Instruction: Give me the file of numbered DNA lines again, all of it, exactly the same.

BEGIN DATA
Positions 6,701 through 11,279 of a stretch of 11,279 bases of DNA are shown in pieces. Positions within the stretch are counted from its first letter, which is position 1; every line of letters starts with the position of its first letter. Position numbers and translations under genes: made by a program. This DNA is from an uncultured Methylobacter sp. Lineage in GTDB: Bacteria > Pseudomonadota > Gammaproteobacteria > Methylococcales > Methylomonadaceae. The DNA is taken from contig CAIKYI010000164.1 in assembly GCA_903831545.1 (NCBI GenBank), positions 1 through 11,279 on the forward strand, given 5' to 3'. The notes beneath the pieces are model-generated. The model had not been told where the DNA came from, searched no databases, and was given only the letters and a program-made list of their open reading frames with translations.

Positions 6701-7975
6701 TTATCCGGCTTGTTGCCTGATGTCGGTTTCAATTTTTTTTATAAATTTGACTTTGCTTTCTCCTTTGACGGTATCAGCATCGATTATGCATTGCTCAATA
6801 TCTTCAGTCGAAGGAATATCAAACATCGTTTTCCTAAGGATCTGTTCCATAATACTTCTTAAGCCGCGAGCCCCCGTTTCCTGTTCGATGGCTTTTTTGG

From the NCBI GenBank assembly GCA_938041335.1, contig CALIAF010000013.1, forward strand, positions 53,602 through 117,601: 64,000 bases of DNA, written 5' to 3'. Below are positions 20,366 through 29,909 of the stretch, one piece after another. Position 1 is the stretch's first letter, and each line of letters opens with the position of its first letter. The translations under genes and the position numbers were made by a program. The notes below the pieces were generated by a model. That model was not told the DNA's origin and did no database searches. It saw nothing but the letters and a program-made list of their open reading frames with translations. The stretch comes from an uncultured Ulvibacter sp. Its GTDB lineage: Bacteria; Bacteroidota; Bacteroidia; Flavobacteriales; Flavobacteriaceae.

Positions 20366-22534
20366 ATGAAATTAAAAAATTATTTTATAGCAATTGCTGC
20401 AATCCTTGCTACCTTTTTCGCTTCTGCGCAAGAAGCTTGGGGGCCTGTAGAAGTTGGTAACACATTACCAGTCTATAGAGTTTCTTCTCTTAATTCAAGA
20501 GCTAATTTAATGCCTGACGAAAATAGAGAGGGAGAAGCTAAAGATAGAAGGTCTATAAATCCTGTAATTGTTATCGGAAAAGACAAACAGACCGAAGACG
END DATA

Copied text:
Positions 6,701 through 11,279 of a stretch of 11,279 bases of DNA are shown in pieces. Positions within the stretch are counted from its first letter, which is position 1; every line of letters starts with the position of its first letter. Position numbers and translations under genes: made by a program. This DNA is from an uncultured Methylobacter sp. Lineage in GTDB: Bacteria > Pseudomonadota > Gammaproteobacteria > Methylococcales > Methylomonadaceae. The DNA is taken from contig CAIKYI010000164.1 in assembly GCA_903831545.1 (NCBI GenBank), positions 1 through 11,279 on the forward strand, given 5' to 3'. The notes beneath the pieces are model-generated. The model had not been told where the DNA came from, searched no databases, and was given only the letters and a program-made list of their open reading frames with translations.

Positions 6701-7975
6701 TTATCCGGCTTGTTGCCTGATGTCGGTTTCAATTTTTTTTATAAATTTGACTTTGCTTTCTCCTTTGACGGTATCAGCATCGATTATGCATTGCTCAATA
6801 TCTTCAGTCGAAGGAATATCAAACATCGTTTTCCTAAGGATCTGTTCCATAATACTTCTTAAGCCGCGAGCCCCCGTTTCCTGTTCGATGGCTTTTTTGG

From the NCBI GenBank assembly GCA_938041335.1, contig CALIAF010000013.1, forward strand, positions 53,602 through 117,601: 64,000 bases of DNA, written 5' to 3'. Below are positions 20,366 through 29,909 of the stretch, one piece after another. Position 1 is the stretch's first letter, and each line of letters opens with the position of its first letter. The translations under genes and the position numbers were made by a program. The notes below the pieces were generated by a model. That model was not told the DNA's origin and did no database searches. It saw nothing but the letters and a program-made list of their open reading frames with translations. The stretch comes from an uncultured Ulvibacter sp. Its GTDB lineage: Bacteria; Bacteroidota; Bacteroidia; Flavobacteriales; Flavobacteriaceae.

Positions 20366-22534
20366 ATGAAATTAAAAAATTATTTTATAGCAATTGCTGC
20401 AATCCTTGCTACCTTTTTCGCTTCTGCGCAAGAAGCTTGGGGGCCTGTAGAAGTTGGTAACACATTACCAGTCTATAGAGTTTCTTCTCTTAATTCAAGA
20501 GCTAATTTAATGCCTGACGAAAATAGAGAGGGAGAAGCTAAAGATAGAAGGTCTATAAATCCTGTAATTGTTATCGGAAAAGACAAACAGACCGAAGACG